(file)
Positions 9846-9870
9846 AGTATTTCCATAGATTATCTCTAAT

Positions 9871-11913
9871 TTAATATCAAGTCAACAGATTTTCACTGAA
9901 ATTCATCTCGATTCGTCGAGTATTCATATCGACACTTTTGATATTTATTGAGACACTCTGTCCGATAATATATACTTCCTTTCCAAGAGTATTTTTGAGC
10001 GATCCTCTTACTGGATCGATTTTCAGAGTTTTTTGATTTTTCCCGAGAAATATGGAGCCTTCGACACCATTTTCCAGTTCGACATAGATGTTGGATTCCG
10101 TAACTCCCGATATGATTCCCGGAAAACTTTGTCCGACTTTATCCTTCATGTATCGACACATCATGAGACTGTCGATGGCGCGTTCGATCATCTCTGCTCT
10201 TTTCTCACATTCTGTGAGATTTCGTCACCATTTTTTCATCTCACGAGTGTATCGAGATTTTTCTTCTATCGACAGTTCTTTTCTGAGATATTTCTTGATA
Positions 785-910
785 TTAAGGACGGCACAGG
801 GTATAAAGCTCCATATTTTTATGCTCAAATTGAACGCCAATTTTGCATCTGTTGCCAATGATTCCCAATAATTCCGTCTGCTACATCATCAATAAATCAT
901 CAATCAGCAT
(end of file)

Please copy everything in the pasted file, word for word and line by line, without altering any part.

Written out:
Positions 9846-9870
9846 AGTATTTCCATAGATTATCTCTAAT

Positions 9871-11913
9871 TTAATATCAAGTCAACAGATTTTCACTGAA
9901 ATTCATCTCGATTCGTCGAGTATTCATATCGACACTTTTGATATTTATTGAGACACTCTGTCCGATAATATATACTTCCTTTCCAAGAGTATTTTTGAGC
10001 GATCCTCTTACTGGATCGATTTTCAGAGTTTTTTGATTTTTCCCGAGAAATATGGAGCCTTCGACACCATTTTCCAGTTCGACATAGATGTTGGATTCCG
10101 TAACTCCCGATATGATTCCCGGAAAACTTTGTCCGACTTTATCCTTCATGTATCGACACATCATGAGACTGTCGATGGCGCGTTCGATCATCTCTGCTCT
10201 TTTCTCACATTCTGTGAGATTTCGTCACCATTTTTTCATCTCACGAGTGTATCGAGATTTTTCTTCTATCGACAGTTCTTTTCTGAGATATTTCTTGATA
Positions 785-910
785 TTAAGGACGGCACAGG
801 GTATAAAGCTCCATATTTTTATGCTCAAATTGAACGCCAATTTTGCATCTGTTGCCAATGATTCCCAATAATTCCGTCTGCTACATCATCAATAAATCAT
901 CAATCAGCAT